I'm reasonably confident the "gradient" returned by tf.gradients is conj(df/dz + dconj(f)/dz) (which reduces to conj(df/dz) for holomorphic f).

### More details

The "gradient" mentioned by girving as the conjugate of the derivative is (related to) the gradient of the corresponding real map, when we express that gradient as a complex value. To expand on that, by definition of the Wirtinger derivative we have df/dz = 0.5 * (df/dx - i df/dy) (where x and y are the real and imaginary parts of z). If f is real-valued (e.g. a loss), then we have conj(df/dz) = 0.5 * (df/dx + i df/dy), and df/dx + i df/dy in Cartesian coordinates is (df/dx, df/dy), which is the gradient of f when considered as a map between real spaces.

That's not the usual definition of "gradient" of a complex map though--in my experience "gradient" is synonymous with "derivative". The terms certainly seem to be used interchangeably in the tf.gradients docs (e.g "gradients() adds ops to the graph to output the derivatives of ys with respect to xs").

I imagine the reason for using that definition of "gradient" is because TF is generally concerned with gradients in order to find the direction of maximum increase, and the direction of maximum increase is (df/dx, df/dy). FWIW I would have thought it was more reasonable to define the "gradient" as df/dz + dconj(f)/dz, and then take the conjugate in the optimiser when deciding on the direction of maximum increase, but I expect that ship has sailed.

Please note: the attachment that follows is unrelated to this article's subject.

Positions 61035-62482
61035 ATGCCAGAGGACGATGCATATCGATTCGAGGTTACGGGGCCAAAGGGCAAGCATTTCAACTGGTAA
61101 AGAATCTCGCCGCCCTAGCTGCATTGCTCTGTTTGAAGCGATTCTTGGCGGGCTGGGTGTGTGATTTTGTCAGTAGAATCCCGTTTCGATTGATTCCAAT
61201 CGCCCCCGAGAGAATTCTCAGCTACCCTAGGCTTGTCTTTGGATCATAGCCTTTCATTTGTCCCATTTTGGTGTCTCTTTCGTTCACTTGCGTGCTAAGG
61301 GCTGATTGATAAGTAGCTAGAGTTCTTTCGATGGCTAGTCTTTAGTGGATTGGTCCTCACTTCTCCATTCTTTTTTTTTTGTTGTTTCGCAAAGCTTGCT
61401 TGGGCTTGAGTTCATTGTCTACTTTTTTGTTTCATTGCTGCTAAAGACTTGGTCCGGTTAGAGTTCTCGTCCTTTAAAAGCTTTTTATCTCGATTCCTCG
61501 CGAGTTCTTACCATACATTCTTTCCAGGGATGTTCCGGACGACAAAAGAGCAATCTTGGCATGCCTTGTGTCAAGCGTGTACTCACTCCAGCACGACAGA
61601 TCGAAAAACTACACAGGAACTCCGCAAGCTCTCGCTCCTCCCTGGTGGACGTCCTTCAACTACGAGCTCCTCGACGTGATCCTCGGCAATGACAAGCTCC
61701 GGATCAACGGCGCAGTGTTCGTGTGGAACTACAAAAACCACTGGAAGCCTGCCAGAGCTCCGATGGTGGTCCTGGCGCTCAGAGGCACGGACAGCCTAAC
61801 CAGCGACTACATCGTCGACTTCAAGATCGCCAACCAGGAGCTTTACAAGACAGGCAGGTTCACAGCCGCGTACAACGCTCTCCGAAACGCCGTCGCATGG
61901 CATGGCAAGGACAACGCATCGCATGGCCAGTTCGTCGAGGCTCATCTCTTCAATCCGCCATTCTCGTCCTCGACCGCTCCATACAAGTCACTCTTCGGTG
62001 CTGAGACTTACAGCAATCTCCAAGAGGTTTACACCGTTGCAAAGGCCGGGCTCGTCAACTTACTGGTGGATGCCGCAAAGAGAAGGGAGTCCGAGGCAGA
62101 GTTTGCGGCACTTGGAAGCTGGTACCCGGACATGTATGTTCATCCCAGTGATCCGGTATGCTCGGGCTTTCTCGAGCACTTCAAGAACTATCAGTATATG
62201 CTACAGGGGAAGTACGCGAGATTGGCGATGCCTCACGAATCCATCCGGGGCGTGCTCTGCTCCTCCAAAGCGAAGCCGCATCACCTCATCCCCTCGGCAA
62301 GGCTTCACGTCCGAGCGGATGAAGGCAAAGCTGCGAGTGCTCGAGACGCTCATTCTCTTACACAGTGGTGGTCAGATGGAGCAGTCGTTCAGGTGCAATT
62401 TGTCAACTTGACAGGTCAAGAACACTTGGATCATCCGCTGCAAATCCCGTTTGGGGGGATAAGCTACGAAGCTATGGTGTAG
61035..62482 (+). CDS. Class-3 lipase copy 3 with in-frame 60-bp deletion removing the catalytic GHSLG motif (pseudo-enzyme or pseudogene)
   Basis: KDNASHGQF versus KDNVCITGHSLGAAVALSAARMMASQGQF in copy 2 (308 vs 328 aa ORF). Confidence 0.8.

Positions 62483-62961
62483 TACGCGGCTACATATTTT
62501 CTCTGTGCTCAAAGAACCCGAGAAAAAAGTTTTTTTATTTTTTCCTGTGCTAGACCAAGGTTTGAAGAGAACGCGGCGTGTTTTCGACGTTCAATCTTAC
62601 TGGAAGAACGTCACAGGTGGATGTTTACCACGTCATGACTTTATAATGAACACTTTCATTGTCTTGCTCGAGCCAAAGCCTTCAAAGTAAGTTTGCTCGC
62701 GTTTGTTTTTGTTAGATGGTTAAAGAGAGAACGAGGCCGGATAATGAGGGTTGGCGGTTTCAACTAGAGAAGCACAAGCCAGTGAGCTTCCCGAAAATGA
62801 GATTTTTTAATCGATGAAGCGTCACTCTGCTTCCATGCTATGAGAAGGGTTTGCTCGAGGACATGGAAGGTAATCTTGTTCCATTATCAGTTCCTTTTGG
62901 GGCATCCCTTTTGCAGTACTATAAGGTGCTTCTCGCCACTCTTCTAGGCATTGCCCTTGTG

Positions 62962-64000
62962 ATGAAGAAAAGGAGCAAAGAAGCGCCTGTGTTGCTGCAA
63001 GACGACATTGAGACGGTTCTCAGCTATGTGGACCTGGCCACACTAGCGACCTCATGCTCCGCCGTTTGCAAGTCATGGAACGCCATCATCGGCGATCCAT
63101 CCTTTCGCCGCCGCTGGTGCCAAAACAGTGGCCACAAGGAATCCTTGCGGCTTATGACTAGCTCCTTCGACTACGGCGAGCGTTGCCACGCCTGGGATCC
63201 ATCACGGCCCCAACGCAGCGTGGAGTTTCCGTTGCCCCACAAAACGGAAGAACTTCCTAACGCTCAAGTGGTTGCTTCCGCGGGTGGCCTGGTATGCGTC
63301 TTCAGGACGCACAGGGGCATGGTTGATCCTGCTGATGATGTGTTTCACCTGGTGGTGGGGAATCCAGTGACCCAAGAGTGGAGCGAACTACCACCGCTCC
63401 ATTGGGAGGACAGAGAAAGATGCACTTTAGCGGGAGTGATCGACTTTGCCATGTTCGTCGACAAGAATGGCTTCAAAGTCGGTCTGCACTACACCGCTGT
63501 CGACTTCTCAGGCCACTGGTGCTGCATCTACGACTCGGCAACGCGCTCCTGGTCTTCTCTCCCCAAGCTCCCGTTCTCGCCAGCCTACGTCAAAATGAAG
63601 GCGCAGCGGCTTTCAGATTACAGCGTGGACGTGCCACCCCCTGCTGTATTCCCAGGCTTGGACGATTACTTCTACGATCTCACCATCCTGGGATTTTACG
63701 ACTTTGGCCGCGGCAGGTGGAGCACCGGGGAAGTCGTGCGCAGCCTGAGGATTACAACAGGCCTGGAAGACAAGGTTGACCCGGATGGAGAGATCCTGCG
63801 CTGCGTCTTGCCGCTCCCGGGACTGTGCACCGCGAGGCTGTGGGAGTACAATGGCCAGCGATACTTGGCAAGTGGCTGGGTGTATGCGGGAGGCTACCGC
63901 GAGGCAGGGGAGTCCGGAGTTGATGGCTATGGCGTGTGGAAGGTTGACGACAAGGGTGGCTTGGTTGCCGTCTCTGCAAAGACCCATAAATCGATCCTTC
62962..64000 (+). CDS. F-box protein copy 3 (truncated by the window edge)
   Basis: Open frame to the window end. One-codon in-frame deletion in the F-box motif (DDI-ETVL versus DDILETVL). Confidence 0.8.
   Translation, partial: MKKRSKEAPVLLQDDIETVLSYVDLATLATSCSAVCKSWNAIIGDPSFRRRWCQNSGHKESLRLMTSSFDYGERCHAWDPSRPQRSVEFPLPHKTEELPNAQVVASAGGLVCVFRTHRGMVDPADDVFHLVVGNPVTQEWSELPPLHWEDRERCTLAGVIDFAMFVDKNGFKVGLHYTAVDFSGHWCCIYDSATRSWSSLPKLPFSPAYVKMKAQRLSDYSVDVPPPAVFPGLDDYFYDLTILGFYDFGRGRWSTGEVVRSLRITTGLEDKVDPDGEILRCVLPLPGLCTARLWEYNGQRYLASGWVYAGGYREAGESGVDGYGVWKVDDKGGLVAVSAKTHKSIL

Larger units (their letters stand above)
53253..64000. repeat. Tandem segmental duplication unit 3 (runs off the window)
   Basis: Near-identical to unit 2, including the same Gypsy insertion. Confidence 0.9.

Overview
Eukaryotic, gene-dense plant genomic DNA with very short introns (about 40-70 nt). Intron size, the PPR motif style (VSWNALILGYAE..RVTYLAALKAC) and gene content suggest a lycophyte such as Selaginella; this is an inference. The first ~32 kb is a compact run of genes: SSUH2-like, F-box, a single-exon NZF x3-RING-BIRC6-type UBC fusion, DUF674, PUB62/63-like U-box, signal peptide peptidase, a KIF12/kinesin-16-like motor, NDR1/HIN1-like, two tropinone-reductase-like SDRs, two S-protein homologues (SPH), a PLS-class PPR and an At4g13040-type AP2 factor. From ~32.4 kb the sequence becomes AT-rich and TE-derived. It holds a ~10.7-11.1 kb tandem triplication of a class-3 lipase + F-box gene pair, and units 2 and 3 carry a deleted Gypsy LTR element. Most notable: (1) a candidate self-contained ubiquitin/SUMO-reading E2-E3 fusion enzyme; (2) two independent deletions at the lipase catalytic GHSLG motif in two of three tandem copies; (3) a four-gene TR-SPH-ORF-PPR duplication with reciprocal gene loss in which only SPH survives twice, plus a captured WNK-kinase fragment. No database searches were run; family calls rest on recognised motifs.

### Even more details

To expand further, for anybody who's interested, another way to write the computed quantity is dR(f)/dx + i * dR(f)/dy, or in Cartesian coordinates, (dR(f)/dx, dR(f)/dy). That is, it's the gradient of the real part of the function, when viewed as a function of real variables. If you run an optimisation using a complex function, therefore, what you'll end up optimising is the real part of the function.

The operator D(f) := conj(df/dz + dconj(f)/dz turns out to obey pretty standard chain and product rules, so the auto-differentiation still goes through correctly once the gradient functions are modified appropriately. Specifically, defining D(C, f) := conj(conj(C) * df/dz + C * dconj(f)/dz), which represents the "gradient" of f(as defined before) with accumulation C (which is the form of the TF gradient methods, where C is grad and f is the function whose gradient is being defined), one can easily verify: